“A lifetime of homophobia and heterosexism can be deep and hard to address,” he says. There’s no shortage of gay men looking for help. Banks points to a recent survey of nearly 8,000 gay men across Canada in which half of all respondents said they had sought out psychological services. Depression was stated as the most common reason. Currently, Banks is developing a program to address gay men’s mental health issues in Barrie.
There’s already a lot of free short-term counselling available for gay men in Toronto. The problem is finding it. “For sure you can find resources,” confirms Marco Posadas, a psychotherapist
with the AIDS Committee of Toronto, “but you have to know the system.” Guess where you’ll find Posadas? The bathhouse. He’s in charge of a roving counselling service in the city’s spas called TowelTalk. There, he meets guys and, if they want to continue talking beyond the baths, he invites them into his office at ACT for up to eight free sessions (whether they’re HIV-positive or not).
Realistically, though, Posadas says it takes longer than that to get at the root causes of mental health problems. “There’s no such thing as a quick fix,” he says.
The good news is, therapy can work — and Posadas speaks from experience as a patient. “One of the things I loved about my training is that I had to go through the analytic process myself. It made a huge difference in my own personal journey.” Then he laughs. “My family is very happy about it, too!”
Of course, gay men are just as complex as every other type of human. So the issues I need to overcome to help with my own depression might have very little to do with my homosexuality, or my self-esteem for that matter. I might have a chemical imbalance in my brain that I need to fix with medication, too. But everyone I interviewed said it’s important for therapists to consider what happens to us as a result of living in a heterocentric (and for some, homophobic) world. Which, by the way, doesn’t mean your therapist needs to be gay. “The best therapist is one who will listen,” says Posadas. “That’s way more important than the sexual orientation of a therapist.”
The therapist I picked is a heterosexual woman my psychiatrist recommended. So far, I’m finding her to be thoughtful and conscientious. I’m already feeling better, but she’s not the reason. I think it’s because, for the first time ever, I’m identifying and tackling my mental health problem.
Where you can get help in Toronto:
Private therapy can cost as much as $200 per session, but there is also plenty of free counselling available for Toronto’s queer community. Here are some of the options:
Family Service Toronto has an LGBT and HIV/AIDS counselling service. The HIV/AIDS service is free, while the LGBT option operates on a sliding scale; the lowest rate is $5 per session. Both services have a three- or four-month waiting list and offer up to 15 sessions of counselling for individuals, couples or families. To make an appointment, call 416-595-9618.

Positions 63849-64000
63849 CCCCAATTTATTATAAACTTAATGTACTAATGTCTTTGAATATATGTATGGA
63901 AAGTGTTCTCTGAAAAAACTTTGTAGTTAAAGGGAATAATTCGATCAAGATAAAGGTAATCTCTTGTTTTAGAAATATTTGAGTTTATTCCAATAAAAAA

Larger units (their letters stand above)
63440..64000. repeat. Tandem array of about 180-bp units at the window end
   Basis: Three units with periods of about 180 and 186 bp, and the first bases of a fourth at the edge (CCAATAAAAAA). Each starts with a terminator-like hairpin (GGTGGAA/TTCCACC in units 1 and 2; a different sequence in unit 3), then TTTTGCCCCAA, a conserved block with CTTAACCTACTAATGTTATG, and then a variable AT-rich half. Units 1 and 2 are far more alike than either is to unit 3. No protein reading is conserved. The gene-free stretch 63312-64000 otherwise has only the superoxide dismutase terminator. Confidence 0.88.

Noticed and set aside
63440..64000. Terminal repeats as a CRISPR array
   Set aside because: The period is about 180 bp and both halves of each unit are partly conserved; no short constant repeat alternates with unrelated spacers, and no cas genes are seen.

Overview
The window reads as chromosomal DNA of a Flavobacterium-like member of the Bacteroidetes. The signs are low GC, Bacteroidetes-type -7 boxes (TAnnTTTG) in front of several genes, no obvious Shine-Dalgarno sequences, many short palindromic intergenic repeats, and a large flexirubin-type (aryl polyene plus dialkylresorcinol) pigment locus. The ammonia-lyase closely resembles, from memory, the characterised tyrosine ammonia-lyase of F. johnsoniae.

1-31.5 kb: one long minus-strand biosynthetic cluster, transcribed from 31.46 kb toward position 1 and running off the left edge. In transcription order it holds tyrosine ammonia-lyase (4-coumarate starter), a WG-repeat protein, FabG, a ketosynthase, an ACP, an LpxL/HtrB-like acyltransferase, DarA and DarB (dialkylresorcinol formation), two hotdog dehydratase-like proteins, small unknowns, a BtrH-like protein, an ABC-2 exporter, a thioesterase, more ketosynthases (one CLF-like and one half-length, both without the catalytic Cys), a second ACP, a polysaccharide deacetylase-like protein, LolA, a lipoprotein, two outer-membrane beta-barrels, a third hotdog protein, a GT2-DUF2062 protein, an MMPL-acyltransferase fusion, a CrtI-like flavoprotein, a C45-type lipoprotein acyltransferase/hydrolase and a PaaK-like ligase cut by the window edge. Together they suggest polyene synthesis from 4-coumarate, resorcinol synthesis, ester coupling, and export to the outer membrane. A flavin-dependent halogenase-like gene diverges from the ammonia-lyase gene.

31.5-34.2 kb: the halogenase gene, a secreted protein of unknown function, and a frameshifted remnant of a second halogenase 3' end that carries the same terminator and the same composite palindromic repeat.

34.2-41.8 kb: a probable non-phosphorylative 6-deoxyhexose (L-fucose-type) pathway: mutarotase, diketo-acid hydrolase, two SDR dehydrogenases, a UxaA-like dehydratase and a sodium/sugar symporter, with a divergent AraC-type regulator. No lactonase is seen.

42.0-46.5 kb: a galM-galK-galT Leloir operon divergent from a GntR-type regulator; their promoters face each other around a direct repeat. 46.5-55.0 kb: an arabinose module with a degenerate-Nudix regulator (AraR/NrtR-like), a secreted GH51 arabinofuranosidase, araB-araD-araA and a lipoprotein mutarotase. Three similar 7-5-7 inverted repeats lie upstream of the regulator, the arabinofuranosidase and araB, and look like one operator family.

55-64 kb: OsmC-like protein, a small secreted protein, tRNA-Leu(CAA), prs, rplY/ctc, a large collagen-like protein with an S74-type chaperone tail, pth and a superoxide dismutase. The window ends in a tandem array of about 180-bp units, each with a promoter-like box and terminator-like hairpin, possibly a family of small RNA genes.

The 519 Community Centre has volunteer counsellors who will see patients up to six times each. After that, they’ll refer you to longer-term counselling or a group. The wait time for the first appointment is usually one to two months. To reserve a spot, call 416-392-6878 x4000.
The AIDS Committee of Toronto has the TowelTalk program, but if you’re not a bathhouse-goer you can still see a counsellor at the ACT office. Just check out the walk-in calendar on the ACT website or book an appointment by calling 416-340-2437. At ACT, counselling is seen as a form of HIV prevention, so you don’t need to be HIV-positive to get help.
Mount Sinai Hospital has a clinic for HIV-related concerns, for couples and individuals who are affected or infected by HIV. In most cases, patients must be referred by a family doctor. The wait time for a psychiatric assessment is about one month. Treatment usually begins a few weeks or months after that. For more information, call 416-586-4800 x 8714.
Where you can get help in Ottawa:
If you're looking for affordable counselling services in Ottawa, just head to Cooper Street. There are two community organizations there that can help you.
The Centretown Community Health Centre, at 420 Cooper St, offers up to 20 free sessions with an LGBT-friendly mental health counsellor. To apply, just call 613-233-4443 x 2109. The current wait time for a counsellor is about one month. In case of emergency, the agency also has a walk-in counselling service every weekday from 1 to 4pm. Ottawa's other community health centres, located across the city, offer counselling programs, too.
Pink Triangle Services, at 331 Cooper St, also offers up to eight sessions of counselling. Clients are charged according to their ability to pay, but the sliding scale doesn't exceed $95 per session. To sign up for counselling at PTS, call 613-563-4818 or e-mail email@example.com.